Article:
A series of studies conducted recently by MPA Healthcare Solutions in Chicago showed that poor performing providers pose two times greater risk of adverse outcomes (such as severe complications or mortality) in colon and cardiac surgery, and three times greater risk of adverse outcomes in gall bladder surgery, hip, knee, kidney removal, and lung resection surgery.
Figure 1: There is three times higher risk for adverse outcomes at the worst performing hospitals (red) compared to the best performing hospital (green) for gallbladder surgery. Source: Annals of Surgery.
Complications lead to extended hospital stays and readmissions, and ultimately translate to higher costs and more suffering for patients. In a 2011 study published in the Annals of Surgery, the investigators found that a procedure resulting in severe complications costs nearly six times more than the same procedure with no complications.
Figure 2: A procedure with severe complications costs almost 6x more than the same procedure with no complications. Source: Annals of Surgery.
That well-negotiated $18,000 sticker price on knee surgery, which saved a self-insured employer $10,000 upfront, has the potential of quickly turning into $100,000 if a major complication occurs, and this does not take into account the indirect costs of lost productivity, not to mention unnecessary patient suffering.
The search for quality
It’s clear that the term "center of excellence" needs to be redefined. Here are the five critical steps to truly achieve excellence.
1. Ruthlessly ignore reputation
The first step in selecting better centers of excellence is to put your preconceptions aside and become reputation agnostic. As noted, reputation does not always correlate to quality. Case in point: A Chicago hospital, touted as a “nationally recognized leader” according to their website, was recently selected by a very large self-insured employer as a center of excellence for knee and hip surgery. The hospital’s orthopedic department is considered “#1 in all parts of Chicago,” which is presumably what helped them become a center of excellence to great fanfare.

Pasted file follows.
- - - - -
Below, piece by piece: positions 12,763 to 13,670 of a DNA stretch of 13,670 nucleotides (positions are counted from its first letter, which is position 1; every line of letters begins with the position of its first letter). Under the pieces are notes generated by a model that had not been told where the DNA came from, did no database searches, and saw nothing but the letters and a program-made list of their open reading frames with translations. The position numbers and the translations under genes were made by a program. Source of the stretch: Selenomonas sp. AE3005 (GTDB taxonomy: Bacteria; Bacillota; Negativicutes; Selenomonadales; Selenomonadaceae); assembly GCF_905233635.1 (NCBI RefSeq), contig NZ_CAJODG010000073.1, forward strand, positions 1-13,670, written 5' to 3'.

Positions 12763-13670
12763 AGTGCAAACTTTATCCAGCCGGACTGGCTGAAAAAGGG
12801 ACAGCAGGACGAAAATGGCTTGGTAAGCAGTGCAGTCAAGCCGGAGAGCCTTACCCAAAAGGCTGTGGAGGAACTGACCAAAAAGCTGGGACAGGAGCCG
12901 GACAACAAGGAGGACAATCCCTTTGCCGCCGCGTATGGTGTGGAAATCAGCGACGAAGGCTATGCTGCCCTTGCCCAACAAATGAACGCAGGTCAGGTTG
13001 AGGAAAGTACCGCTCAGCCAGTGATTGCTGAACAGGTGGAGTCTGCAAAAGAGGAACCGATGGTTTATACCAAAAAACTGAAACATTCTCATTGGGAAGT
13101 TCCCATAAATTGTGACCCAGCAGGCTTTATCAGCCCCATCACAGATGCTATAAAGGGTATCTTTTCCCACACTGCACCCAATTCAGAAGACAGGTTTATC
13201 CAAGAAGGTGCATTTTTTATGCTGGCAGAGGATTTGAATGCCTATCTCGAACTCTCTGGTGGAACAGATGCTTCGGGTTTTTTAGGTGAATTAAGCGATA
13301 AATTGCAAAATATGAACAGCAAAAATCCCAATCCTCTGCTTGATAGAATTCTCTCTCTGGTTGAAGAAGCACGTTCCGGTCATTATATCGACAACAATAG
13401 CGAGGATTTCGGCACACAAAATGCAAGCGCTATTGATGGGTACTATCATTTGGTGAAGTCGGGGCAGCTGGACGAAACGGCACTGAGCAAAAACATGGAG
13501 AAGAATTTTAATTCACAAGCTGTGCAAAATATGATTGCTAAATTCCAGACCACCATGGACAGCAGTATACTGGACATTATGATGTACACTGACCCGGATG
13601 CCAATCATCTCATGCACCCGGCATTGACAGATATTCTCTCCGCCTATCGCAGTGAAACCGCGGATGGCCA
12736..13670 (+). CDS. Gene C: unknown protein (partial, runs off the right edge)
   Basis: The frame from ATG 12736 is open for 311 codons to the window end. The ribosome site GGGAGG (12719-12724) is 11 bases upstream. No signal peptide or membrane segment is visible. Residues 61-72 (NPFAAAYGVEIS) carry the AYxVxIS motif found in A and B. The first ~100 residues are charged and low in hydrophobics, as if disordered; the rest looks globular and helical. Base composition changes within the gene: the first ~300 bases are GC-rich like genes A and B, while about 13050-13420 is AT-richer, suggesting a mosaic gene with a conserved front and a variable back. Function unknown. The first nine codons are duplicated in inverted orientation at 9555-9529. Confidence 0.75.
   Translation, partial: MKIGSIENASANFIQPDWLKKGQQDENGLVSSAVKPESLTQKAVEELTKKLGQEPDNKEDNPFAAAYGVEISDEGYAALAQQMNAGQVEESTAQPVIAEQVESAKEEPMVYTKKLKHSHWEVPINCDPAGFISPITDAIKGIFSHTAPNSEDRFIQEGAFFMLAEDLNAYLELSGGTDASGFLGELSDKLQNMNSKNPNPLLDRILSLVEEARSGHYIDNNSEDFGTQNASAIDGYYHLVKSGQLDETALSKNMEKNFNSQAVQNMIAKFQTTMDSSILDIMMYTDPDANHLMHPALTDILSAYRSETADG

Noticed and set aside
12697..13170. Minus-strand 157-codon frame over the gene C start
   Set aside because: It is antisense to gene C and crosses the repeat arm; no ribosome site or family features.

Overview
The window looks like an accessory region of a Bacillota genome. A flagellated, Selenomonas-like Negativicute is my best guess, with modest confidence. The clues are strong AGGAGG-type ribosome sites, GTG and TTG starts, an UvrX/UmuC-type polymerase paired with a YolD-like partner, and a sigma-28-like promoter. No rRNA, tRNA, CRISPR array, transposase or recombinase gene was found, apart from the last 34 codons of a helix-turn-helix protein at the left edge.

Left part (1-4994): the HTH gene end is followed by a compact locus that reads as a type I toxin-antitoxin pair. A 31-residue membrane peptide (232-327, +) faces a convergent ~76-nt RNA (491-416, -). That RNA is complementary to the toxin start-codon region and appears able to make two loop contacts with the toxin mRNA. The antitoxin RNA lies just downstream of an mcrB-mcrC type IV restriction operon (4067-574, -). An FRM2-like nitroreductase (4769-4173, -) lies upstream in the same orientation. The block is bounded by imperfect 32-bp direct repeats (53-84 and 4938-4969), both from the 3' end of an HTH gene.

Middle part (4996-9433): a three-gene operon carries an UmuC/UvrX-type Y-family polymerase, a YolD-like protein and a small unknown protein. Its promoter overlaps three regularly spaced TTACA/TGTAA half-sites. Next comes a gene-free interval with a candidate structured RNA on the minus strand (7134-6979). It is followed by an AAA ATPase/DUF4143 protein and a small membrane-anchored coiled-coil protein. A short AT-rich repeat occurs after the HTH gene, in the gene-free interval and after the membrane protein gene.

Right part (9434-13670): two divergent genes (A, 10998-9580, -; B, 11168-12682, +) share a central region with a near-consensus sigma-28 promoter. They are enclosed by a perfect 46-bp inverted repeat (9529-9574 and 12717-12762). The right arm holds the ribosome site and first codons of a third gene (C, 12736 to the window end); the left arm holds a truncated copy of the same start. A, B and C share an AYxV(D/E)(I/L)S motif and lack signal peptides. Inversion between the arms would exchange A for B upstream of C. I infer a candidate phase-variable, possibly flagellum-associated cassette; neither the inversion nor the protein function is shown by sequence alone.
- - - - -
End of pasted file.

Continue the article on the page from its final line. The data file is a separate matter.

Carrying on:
Unfortunately, three continuous years of outcomes data does not support the hospital’s reputation. When examining risk-adjusted severe complications and overall adverse outcomes, the above referenced hospital ranks far below the national average of performance for orthopedics providers in the country. When it comes to knee and hip replacement surgery, it performed at the absolute bottom. In terms of long-term clinical outcomes for these procedures, on a 100 to 800 point scale, their quality scores for both procedures are at the poorest performance of 100. To further illustrate how reputation doesn’t matter, one of the best hospitals in the country for knee replacement surgery is an all but unknown facility — Valley Baptist in Harlingen, Texas. Yet, despite lacking a national brand name, Valley Baptist has performed at the absolute top on the scale with a score of 800. As these examples show, one should heavily discount reputation as part of a center of excellence selection.
2. Medical quality analytics: Don’t do it yourself
Unless you’re a surgeon with a PhD in statistical analysis and a decade or two of experience grappling with medical performance data, you need to find a team to perform the due diligence necessary to evaluate whether a hospital is performing well. With some digging, an experienced health care analytics team would be able to direct a self-insured employer from the above mentioned reputable-but-poorly-performing Chicago hospital, to the equally reputable but demonstrably high-performing Northwestern Medicine Network, including hospitals in the Greater Chicago area like Central Dupage in Winfield with a score of 710 in knee replacementsurgery and Lake Forest Hospital with a score of 610 in hip replacement surgery.